When we look at the problems around us, we can get the feeling that we aren’t as good and that we are lacking something, but the more time I spend among international partners, the more I see that in many areas we are ten years ahead of others. But not just in building infrastructure and digitalization, but also in internationalization. In 2012, we received the European Association for International Education’s first ever Institutional Award for our innovative approach to internationalization.
A great achievement in the European context is certainly our membership in the EDUC Alliance, which is part of a network of European universities financed by the European Union. And I can’t forget about our annual MUST Week during which we offer training to international employees that is top-notch in the European context. Even University in Porto does not run that many cycles as we do. We also excel in digitalizing Erasmus; in this regard, we are leaders not only in the Czech Republic but in Europe. We believe that thanks to digitalizing Erasmus going abroad will become a natural part of studying at MU and that every student will go abroad at least once.
And then there are the smaller accomplishments that bring us great joy. For example, during the pandemic I was pleasantly surprised by the great interest in virtual summer schools. We also managed to launch a new scholarship programme for international students starting their first semester at MU, who receive what we call newcomers’ scholarships, which are extremely popular. We also began cooperating with international ambassadors, from which we expect a lot.
What internationalization challenges await Masaryk University in coming years?
We mainly want to develop cooperation with universities ranked in the top 300 globally. We want to send more of our students and academic staff there. Another major issue for us will be virtual mobility for students and blended mobility, combining virtual and in-person classes, which will be able to be funded by the new Erasmus+ programme. And of course we will continue digitalizing the Erasmus programme. This is a long process lasting many years. In terms of other exchange programmes, we face a great challenge—reduced funding from the Ministry of Education, Youth, and Sports, which we use to support all our programmes besides Erasmus. That’s going to be a hard nut to crack.
Another great challenge will be opening new foreign-language programmes. Right now, for instance, we are preparing the bachelor’s programme Liberal Arts and Sciences, which will be taught at several MU faculties. I believe that soon we will add new bachelor’s programmes. Attendees of international education fairs are very interested in them. Perhaps we will soon have our first Erasmus Mundus Master Degree programme, which is a prestigious European Union grant scheme for opening master’s programmes taught in collaboration with foreign universities. After completing such programmes, graduates receive two or more diplomas. Opening such a programme would certainly make us more attractive to international applicants.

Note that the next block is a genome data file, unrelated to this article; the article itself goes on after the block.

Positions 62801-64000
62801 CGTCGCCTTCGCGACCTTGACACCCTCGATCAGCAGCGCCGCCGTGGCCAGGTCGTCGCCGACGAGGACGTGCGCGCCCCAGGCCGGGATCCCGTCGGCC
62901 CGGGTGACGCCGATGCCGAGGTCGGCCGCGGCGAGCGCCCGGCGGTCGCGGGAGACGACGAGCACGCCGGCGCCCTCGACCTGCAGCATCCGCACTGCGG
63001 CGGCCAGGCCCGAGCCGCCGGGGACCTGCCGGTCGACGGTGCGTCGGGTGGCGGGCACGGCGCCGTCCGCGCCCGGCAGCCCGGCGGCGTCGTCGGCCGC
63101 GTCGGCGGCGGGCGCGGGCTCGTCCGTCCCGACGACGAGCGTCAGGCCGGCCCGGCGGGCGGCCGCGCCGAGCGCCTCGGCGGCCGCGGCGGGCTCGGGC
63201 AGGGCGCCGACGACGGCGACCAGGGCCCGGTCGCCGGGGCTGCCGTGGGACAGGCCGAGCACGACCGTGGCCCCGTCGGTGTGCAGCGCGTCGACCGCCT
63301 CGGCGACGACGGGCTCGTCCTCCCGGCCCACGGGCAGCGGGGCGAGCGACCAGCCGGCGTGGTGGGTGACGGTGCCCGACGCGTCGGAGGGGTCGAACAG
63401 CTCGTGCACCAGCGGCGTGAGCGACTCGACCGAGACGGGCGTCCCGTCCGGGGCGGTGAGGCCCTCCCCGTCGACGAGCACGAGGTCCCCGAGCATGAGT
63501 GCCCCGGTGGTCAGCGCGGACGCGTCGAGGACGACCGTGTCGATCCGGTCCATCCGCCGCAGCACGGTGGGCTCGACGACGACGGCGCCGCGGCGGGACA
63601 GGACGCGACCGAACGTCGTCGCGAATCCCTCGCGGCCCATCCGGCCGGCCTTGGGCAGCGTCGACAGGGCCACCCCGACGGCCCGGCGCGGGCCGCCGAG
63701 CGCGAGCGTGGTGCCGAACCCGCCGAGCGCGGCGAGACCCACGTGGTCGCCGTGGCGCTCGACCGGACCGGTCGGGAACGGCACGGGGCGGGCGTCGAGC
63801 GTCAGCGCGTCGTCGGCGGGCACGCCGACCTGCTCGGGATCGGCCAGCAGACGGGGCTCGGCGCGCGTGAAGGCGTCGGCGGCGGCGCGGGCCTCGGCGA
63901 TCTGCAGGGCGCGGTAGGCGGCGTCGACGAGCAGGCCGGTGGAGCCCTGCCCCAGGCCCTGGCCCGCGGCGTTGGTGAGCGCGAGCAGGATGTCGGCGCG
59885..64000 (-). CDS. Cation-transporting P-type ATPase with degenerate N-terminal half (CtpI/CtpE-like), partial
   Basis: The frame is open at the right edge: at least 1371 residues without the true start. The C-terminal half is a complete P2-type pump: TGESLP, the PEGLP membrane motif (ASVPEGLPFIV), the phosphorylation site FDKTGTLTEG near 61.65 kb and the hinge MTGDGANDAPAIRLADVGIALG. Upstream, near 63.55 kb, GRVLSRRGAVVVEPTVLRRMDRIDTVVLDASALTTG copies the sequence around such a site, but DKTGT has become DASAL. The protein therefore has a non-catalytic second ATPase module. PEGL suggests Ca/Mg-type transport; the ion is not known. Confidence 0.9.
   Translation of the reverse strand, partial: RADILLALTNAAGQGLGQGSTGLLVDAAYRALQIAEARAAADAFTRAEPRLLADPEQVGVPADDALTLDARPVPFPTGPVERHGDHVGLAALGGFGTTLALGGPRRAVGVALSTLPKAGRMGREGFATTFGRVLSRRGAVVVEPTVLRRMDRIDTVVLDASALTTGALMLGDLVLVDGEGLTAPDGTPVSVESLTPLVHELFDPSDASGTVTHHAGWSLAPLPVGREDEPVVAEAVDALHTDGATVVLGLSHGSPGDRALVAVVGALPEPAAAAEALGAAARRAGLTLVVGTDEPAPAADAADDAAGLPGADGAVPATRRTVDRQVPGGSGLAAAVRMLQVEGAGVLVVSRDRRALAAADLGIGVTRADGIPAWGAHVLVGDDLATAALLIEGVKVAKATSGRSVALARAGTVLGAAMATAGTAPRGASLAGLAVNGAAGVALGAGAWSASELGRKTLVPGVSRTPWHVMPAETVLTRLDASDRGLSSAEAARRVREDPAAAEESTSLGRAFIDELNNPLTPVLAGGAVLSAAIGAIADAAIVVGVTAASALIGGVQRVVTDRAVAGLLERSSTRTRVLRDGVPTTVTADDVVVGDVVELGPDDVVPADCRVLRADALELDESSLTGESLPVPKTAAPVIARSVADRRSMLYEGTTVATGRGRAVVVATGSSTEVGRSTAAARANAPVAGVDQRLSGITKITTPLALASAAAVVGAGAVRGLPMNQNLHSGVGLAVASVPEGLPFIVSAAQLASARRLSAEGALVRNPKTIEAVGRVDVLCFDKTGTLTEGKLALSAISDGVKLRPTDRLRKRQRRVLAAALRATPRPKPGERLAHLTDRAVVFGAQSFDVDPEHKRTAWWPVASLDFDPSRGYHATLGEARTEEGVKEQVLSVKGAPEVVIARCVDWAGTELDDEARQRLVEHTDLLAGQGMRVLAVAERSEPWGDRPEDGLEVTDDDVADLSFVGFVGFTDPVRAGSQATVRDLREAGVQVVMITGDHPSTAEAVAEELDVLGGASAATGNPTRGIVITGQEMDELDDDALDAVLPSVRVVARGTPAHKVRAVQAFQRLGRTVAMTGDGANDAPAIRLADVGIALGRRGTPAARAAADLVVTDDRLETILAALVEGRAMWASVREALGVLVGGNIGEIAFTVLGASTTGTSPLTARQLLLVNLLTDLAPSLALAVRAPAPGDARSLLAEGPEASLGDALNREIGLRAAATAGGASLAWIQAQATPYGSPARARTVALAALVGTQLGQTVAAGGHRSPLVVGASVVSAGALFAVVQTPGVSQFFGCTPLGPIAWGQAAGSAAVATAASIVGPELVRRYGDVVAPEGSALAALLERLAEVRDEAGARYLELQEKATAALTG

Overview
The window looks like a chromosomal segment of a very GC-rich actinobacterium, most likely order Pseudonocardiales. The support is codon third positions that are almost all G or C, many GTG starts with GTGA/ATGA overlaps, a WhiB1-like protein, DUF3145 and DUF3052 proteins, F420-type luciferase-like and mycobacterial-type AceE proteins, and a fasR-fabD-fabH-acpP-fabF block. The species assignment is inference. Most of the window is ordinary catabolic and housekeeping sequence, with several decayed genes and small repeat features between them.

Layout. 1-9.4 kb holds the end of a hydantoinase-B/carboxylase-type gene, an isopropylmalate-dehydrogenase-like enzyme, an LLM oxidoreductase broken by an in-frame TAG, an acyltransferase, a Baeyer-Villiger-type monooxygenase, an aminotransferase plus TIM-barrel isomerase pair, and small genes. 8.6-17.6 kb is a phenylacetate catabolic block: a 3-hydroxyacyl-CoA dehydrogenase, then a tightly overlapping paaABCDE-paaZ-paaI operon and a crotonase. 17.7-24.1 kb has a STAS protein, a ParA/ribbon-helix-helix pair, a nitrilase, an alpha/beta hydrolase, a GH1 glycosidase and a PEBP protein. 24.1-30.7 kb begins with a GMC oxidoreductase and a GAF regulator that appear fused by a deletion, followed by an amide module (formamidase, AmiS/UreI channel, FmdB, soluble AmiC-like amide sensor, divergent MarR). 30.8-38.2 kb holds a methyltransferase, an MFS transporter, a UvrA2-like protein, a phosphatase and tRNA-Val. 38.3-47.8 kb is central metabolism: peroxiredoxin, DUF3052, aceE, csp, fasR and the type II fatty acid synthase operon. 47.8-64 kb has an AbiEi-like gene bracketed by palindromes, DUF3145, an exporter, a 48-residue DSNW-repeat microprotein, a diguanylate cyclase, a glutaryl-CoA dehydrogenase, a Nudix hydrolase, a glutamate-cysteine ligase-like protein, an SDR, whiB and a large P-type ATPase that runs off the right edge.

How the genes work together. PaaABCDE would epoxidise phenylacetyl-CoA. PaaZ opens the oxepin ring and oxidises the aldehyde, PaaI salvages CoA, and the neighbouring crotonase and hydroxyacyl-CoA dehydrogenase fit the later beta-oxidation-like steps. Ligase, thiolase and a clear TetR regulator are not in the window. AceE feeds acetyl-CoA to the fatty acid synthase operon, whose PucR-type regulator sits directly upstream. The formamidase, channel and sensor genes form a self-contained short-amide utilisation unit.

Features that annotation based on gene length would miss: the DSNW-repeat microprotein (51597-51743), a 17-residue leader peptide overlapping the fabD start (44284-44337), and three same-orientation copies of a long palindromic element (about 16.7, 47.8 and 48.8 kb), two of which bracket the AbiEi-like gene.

MU can also very likely look forward to the second phase of EDUC, which is already opening up new possibilities and has moved us a bit further. In the new programming period, we can look forward to many changes and new topics. For example, hot topics at European universities right now are the “European degree” and microcredentials, about which I am sure we are going to be hearing more.
And the last thing, which I personally am really looking forward to, is developing cooperation with Czechs living abroad and graduates from other countries, for whom we have already held a major alumni meeting in Brno during the MUNI100 celebrations. In early September we are planning another alumni meeting in Brno.
You spoke about international students for whom studying in the Czech Republic changed their lives. You too are a foreigner. How is life for you in the Czech Republic? And how would you characterize Czechs?
I really like the Czech Republic, and I can’t imagine living anywhere else in the world. It is my second home, even though the culture here is a little bit different and the people have a different nature and humour. Czechs are more reserved than Bulgarians, but once you get to know them better, you find out they are not so reserved. But you have to get used to the fact that everyone is always complaining about everything––even though they often don’t have a good reason to do so.
At the same time, the Czech Republic is a wonderful place to live. I, for example, appreciate most that you can rely on everything here, like on public transport, which runs on time, or on the great health and education systems. Both are free for everyone, something that amazes foreigners. Everything is orderly, and everything works the way it should. And we should appreciate that. In many parts of the world, this is not a given.